Brazil is not all beaches and jungle, Samba and football, and it is most certainly not all caipirinhas, as you will quickly see if you’re travelling to the south of the country. The south is very European, and geared towards beer. Here’s a brief look at how Vale Europeu’s German beer culture came to be.
Having welcomed hundreds of thousands of European and primarily German immigrants during the 1800s, and again in the mid 1900s as crumbled, post-war Europe attempted to recover, the European Valley in the state of Santa Catarina is more Bavarian than Brazilian.
Passing through towns like Gramado and Blumenau, the architecture, people, and culture should convince you of the German influence. If not, then visit Blumenau during the month of October and you will stumble upon the third-largest Oktoberfest in the world, and you’re sure to notice the impact. This area, and this string of over 20 towns through Santa Catarina, is locally known at the Vale Europeu and is rewriting its own chapter in Brazilian drinking culture.
Similar to the wine-making immigrants who crossed the pond from Italy and settled in Argentina, German immigrants brought with them their culture and expertise in brewing proper beer. During the first influx of German immigration in the early 1800s, the new arrivals, with recipes in hand, wasted no time in establishing their culture in their new home and, in the early 1830s, the first microbreweries were established.
Spanning a relatively small area surrounding the Brazilian-Germanic center of Blumenau, the neighboring towns began sporting their own unique beers, with differing brewing techniques and varying quantities of ingredients, almost instantly creating a local beer culture. As time progressed, the main beer that emerged was the Pilsner, a blond lager that still remains the most popular beer in Brazil today. Further on, after the breweries were established, the production of alternative German forms of beer (such as hefeweizens, bocks and märzens) also began.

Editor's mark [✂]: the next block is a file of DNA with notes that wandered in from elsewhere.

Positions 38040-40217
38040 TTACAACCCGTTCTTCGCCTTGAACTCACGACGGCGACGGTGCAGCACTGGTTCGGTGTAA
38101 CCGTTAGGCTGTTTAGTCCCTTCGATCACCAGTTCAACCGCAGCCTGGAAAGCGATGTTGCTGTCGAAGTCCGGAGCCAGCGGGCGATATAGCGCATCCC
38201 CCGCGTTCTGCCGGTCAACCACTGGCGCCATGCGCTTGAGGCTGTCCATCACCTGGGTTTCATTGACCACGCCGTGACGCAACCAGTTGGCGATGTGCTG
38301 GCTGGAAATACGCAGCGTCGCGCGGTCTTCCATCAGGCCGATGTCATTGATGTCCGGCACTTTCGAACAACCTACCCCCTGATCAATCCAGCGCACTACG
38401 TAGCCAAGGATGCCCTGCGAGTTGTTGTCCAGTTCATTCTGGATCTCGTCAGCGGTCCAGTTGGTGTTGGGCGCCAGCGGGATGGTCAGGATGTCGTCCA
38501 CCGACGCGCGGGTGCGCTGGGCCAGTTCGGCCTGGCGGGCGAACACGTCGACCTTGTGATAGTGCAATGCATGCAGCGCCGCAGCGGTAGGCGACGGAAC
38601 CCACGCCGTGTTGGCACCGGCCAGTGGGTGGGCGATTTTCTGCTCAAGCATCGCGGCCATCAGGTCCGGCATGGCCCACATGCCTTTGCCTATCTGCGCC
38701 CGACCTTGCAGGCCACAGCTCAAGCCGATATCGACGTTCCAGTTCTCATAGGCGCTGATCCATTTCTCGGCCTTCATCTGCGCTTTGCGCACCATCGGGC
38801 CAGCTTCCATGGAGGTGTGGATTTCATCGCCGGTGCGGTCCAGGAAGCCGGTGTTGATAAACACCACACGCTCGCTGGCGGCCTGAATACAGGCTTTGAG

The German people and their practices of brewing were not restricted to what is now named the European Valley, and expanded north to Rio de Janeiro and south to Brazil’s southernmost state, Rio Grande do Sul. Creating a brewery is the German form of planting a flag and cementing around the base, and, to this day, this founding procedure has not only remained but it has grown.
Today, Brazil is currently the world’s third-largest beer market, thanks in large part to the microbreweries established centuries ago. The small city of Blumenau is home to three German microbreweries, and the neighbouring villages of Gaspar, Brusque, Timbo, and Pomerode, to name a few, all have their own microbrewery, continuing the German tradition of producing quality beer.